The natural world

Note — I'm in the process of turning this blog into an actual, honest-to-goodness website! My plan is to have the basic ideas of our schools accessible to anyone in a few minutes, with no need to hunt through the blog archives. Below is the draft of the "natural world" page. If you've any feedback, I'd love to hear it! (The real thing will include lotsa links.)


“The universe is not a world of separate things and events, of external spectators and an impersonal spectacle. It is an integral whole.”

–Ervin Laszlo

We're spawned from a complex, amazing universe — filled with neutrinos and molecules and Venus flytraps and great white sharks. The natural world abounds with excitement and puzzles and joy! And yet science classes often feel dry and dull.

What if a new kind of school could connect kids with the great blooming, buzzing confusion that is the natural world?

Our schools take students into more depth and complexity by grade school than many of us got in college. We —

  • ground kids in a rich history-of-science curriculum which prompts students to puzzle out natural riddles alongside the likes of Galileo, Darwin, and Marie Curie.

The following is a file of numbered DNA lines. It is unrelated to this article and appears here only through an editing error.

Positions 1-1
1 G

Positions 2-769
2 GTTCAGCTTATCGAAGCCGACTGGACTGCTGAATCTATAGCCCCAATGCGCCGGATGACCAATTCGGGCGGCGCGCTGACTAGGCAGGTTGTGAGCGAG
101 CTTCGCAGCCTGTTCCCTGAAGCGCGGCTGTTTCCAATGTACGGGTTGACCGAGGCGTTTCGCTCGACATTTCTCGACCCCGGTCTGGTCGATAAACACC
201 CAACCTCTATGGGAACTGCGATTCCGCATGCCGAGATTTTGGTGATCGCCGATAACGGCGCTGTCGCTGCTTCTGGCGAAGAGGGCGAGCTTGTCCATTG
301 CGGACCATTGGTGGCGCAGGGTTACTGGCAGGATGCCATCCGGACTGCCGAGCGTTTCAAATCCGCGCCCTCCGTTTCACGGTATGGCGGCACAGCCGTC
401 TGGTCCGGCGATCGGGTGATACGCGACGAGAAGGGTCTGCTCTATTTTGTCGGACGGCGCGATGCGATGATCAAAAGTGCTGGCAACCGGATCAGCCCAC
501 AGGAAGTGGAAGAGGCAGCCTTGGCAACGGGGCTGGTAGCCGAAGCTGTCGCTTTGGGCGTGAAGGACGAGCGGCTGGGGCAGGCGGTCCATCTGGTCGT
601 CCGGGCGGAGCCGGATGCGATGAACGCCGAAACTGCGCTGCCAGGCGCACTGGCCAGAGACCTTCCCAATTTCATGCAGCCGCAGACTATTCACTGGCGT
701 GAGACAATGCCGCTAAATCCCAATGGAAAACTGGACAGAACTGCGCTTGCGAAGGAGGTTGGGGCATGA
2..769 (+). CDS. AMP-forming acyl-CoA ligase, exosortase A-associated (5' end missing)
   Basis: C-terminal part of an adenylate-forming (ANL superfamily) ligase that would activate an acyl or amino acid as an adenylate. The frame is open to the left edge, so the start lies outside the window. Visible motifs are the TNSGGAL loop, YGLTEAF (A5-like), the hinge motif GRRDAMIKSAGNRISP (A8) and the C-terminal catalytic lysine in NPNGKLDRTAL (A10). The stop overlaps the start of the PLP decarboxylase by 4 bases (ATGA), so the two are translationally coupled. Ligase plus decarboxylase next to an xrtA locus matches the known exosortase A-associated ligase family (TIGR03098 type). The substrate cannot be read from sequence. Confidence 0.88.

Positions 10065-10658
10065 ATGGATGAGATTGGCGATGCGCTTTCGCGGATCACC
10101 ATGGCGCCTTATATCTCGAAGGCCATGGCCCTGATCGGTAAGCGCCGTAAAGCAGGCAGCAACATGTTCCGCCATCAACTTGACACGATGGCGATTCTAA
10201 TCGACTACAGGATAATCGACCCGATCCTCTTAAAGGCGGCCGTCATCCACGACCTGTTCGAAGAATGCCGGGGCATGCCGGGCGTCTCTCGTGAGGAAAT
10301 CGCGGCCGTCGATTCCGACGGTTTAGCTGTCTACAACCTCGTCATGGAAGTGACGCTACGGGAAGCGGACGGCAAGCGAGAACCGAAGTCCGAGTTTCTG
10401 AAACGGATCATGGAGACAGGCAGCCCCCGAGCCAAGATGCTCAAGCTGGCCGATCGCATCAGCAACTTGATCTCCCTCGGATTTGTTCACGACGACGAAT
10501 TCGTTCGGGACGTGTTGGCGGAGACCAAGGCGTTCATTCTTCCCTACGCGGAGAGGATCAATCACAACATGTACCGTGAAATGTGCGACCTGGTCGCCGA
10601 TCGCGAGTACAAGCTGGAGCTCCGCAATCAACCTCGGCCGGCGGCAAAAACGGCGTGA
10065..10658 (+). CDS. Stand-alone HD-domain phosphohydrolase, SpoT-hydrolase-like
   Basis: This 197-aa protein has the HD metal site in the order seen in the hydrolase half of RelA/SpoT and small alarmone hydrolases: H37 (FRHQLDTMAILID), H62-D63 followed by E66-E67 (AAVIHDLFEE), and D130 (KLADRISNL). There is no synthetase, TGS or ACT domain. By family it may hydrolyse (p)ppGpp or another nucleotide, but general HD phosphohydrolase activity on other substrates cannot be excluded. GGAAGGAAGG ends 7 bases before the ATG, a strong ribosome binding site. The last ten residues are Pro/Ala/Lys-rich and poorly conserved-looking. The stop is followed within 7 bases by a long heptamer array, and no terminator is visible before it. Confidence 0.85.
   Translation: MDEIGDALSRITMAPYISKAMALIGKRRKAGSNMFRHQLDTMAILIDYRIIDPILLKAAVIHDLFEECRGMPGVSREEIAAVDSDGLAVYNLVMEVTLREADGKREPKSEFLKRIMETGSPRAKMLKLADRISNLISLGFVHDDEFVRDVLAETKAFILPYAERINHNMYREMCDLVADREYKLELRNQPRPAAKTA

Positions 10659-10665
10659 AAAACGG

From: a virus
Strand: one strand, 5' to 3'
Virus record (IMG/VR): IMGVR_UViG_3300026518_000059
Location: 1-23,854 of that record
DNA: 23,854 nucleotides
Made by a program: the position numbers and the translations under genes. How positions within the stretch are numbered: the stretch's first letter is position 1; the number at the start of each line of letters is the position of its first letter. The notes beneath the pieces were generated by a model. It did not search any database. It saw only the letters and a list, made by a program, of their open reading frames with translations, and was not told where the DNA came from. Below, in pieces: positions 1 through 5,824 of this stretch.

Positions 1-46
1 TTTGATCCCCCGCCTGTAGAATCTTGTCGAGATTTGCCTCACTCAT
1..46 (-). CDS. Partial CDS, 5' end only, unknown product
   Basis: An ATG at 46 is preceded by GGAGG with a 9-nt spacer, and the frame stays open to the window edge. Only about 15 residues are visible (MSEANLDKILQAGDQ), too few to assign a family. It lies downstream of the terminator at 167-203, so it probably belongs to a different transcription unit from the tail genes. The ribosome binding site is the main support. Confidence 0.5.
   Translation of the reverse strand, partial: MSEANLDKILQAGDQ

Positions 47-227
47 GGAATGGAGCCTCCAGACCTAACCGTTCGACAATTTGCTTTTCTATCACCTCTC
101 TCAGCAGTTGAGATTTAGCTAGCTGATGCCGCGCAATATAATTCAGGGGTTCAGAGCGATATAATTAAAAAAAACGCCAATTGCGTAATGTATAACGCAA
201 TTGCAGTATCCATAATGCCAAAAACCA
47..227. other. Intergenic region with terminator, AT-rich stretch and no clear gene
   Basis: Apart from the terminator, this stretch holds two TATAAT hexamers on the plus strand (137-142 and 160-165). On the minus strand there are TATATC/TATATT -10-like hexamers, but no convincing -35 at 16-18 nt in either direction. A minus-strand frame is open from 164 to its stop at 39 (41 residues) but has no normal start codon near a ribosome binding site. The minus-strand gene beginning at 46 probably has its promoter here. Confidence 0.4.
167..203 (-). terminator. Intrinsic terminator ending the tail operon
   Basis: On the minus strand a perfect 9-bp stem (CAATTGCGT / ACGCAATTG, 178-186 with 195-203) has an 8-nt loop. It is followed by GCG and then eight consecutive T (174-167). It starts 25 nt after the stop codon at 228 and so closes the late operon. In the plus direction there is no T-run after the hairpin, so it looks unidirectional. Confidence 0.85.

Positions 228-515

• bring a diversity of animals and plants into the school grounds, and have kids observe their anatomies and behaviors.
  • turn the kitchen into a laboratory and pay close attention to why chemicals act the way they do — why do sugars brown, egg whites whiten, and fruits ripen?
  • dissect toasters, light bulbs, and other technology and puzzle out how they work (so we can make them ourselves).
  • vigorously study the geology and ecology bound up in a single, local natural site.
  • help kids feel the glory of nature by getting them into the woods.
  • connect everything we study back into the 13.7 billion-year-old history of Life, the Universe, and Everything!

Our goal is to help every student become something of a naturalist, and fall in love with the complexity of the world around us.

We strive to re-enchant the cosmos — or, better, to show kids that it already is enchanted.

Brandon Hendrickson

Seattle, WA